0

The rule is already in place, and I'm hoping to fix the rule itself rather than change the whole process on how this works due to some bureaucracy I'd rather not deal with. Or in other words, I know there are other ways to achieve my goal, but I specifically want to know if it can be done somehow with a rule.

The current rule is that when an update occurs, another update fires to concatenate a few fields together. That update performed by the rule seems to call the rule again and generates an "infinite recursion" error.

Rule example:

ON UPDATE TO people DO 
UPDATE people 
SET "fullname" = concat(new."firstName", ' ', new."lastName") 
WHERE people.id = new.id

Is there any way to tell the update that the rule does to not then call the rule again? Or to flag the rule with some sort of runOnce? It's my understanding rules alter the query, so I can't do something simple like AND people.fullname != new.fullname

1
  • 1
    You will need a trigger or a generated column for that – a_horse_with_no_name Nov 25 '20 at 6:27
1

If fullname column is never altered manually (i.e. it must match firstname and lastname values always) then simply use generated column. It will be (re)calculated automatically during insert/update:

ALTER TABLE people
    DROP COLUMN fullName,
    ADD COLUMN fullName VARCHAR(200) GENERATED ALWAYS AS (firstName || ' ' || lastName) STORED;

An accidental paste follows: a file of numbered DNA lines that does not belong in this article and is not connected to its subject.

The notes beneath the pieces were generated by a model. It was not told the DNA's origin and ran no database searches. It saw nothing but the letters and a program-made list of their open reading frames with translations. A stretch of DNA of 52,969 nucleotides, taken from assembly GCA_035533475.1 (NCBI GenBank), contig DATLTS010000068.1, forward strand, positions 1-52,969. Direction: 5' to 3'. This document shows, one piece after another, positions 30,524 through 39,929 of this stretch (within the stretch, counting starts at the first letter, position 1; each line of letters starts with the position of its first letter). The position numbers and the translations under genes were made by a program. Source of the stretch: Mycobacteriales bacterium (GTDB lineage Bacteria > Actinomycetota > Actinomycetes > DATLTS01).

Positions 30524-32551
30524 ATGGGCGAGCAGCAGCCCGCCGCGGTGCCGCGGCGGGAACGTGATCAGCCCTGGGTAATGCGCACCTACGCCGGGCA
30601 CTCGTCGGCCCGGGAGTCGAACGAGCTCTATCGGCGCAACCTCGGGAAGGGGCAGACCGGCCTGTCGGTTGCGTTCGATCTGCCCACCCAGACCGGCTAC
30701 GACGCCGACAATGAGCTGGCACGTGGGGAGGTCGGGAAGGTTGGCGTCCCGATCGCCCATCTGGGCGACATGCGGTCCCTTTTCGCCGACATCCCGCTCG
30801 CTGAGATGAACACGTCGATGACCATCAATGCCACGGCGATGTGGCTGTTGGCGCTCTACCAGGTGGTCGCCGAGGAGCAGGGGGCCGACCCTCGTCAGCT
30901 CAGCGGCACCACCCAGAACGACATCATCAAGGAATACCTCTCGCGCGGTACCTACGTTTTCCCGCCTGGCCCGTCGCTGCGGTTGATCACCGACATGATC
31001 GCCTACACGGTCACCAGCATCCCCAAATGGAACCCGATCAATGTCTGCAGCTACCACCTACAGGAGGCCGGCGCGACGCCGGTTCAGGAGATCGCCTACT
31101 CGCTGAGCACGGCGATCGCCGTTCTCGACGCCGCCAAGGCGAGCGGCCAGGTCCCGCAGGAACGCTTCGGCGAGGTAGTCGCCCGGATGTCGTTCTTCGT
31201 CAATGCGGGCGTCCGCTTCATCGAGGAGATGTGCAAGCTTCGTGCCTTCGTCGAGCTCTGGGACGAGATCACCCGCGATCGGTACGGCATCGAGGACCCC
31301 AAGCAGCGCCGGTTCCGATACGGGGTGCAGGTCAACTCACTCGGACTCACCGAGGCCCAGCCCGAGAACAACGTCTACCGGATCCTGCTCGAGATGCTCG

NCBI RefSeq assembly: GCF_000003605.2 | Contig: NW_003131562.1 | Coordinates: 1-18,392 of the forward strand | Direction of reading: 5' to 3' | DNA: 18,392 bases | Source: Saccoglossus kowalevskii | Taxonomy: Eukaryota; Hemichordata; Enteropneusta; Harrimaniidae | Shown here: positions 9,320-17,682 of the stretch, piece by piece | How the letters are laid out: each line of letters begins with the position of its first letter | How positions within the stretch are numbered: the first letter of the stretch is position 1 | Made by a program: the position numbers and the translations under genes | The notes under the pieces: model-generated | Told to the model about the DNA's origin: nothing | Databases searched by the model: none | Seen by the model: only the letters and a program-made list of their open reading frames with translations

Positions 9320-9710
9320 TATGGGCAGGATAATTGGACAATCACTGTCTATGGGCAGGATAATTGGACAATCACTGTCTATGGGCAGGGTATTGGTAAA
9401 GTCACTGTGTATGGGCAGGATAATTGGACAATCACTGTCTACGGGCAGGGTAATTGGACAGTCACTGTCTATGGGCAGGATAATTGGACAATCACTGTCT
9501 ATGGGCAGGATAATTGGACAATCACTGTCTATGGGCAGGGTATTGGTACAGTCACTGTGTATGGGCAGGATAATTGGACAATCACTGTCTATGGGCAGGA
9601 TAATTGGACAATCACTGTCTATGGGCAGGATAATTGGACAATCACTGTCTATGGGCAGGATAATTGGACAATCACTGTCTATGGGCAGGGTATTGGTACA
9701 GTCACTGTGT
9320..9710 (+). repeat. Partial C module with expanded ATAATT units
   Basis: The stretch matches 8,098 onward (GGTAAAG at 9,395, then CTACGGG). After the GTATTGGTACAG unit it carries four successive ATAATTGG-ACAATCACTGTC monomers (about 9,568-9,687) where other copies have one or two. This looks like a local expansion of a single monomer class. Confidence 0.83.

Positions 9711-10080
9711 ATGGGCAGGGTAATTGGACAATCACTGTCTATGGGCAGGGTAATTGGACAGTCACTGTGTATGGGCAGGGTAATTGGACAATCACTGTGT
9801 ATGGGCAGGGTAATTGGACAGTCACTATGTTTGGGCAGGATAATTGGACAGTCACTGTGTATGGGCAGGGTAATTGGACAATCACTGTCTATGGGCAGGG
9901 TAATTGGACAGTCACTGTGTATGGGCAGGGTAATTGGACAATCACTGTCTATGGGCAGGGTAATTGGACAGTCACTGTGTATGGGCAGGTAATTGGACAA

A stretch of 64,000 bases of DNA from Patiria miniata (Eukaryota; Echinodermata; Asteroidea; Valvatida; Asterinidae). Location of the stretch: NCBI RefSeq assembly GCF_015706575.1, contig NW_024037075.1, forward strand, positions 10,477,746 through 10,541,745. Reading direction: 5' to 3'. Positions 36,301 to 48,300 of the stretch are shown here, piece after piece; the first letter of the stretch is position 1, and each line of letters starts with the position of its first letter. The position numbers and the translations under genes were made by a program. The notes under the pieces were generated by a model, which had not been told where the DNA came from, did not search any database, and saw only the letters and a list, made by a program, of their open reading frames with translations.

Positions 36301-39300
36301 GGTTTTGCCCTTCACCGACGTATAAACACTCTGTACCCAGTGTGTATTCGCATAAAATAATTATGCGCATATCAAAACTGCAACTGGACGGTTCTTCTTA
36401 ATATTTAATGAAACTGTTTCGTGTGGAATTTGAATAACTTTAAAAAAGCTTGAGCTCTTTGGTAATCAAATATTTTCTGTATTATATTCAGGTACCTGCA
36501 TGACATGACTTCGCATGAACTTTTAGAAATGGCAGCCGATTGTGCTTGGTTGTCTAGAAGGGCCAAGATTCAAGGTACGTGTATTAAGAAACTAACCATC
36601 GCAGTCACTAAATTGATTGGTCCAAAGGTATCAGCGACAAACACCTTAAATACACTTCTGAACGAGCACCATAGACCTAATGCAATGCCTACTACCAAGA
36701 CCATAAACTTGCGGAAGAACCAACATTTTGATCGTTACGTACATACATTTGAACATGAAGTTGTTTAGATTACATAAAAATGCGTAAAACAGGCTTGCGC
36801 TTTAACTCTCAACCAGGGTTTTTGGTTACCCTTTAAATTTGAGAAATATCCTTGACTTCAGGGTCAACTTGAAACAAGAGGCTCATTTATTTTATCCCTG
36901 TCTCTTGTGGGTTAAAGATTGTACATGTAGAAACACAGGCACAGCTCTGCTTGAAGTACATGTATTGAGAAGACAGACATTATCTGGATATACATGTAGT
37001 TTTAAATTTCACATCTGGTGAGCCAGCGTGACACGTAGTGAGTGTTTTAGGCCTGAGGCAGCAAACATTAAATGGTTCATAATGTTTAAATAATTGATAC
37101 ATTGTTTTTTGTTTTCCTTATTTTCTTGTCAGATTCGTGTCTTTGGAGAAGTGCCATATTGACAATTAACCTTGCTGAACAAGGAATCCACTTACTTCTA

DEMO

3
  • Can you index a generated column for searching? That seems like a great answer as long as it can be indexed. – invertedSpear Nov 25 '20 at 15:19
  • Unfortunately it looks like generated columns are not available till version 12, and we're using 9.6. Looks like I'll have to fight for one change or another here. Thank you – invertedSpear Nov 25 '20 at 15:31
  • Accepting this answer as it absolutely would have been the solution for me if we were using an up to date version. But Since we're not, I had to make everything trigger/function based. – invertedSpear Nov 25 '20 at 17:49
-1

If you truly want it to only run once for that particular record, you could make fullname a nullable field and change the rule to:

ON UPDATE TO people DO 
UPDATE people 
SET "fullname" = concat(new."firstName", ' ', new."lastName") 
WHERE people.id = new.id
    AND fullname IS NULL
2
  • That will still cause the error message about infinite recursion. Rules are not procedural. – Laurenz Albe Nov 25 '20 at 11:15
  • 1
    Ah ok I've never used Rules so I didn't know the check for recursion was upfront. It's likely just checking that the Rule isn't self referencing which then I think what you're requesting is impossible. You would unfortunately have to use an alternative like a computed column, a view, or a trigger, etc. Rules are very much recommended against these days. I know you said you're trying to avoid the bureaucracy of changing the process but would it be easier if you provided proof of how Rules are a bad design choice by most recommendations, or can you sidestep the whole thing by making a view, etc? – J.D. Nov 25 '20 at 12:25

Your Answer

By clicking “Post Your Answer”, you agree to our terms of service, privacy policy and cookie policy

Not the answer you're looking for? Browse other questions tagged or ask your own question.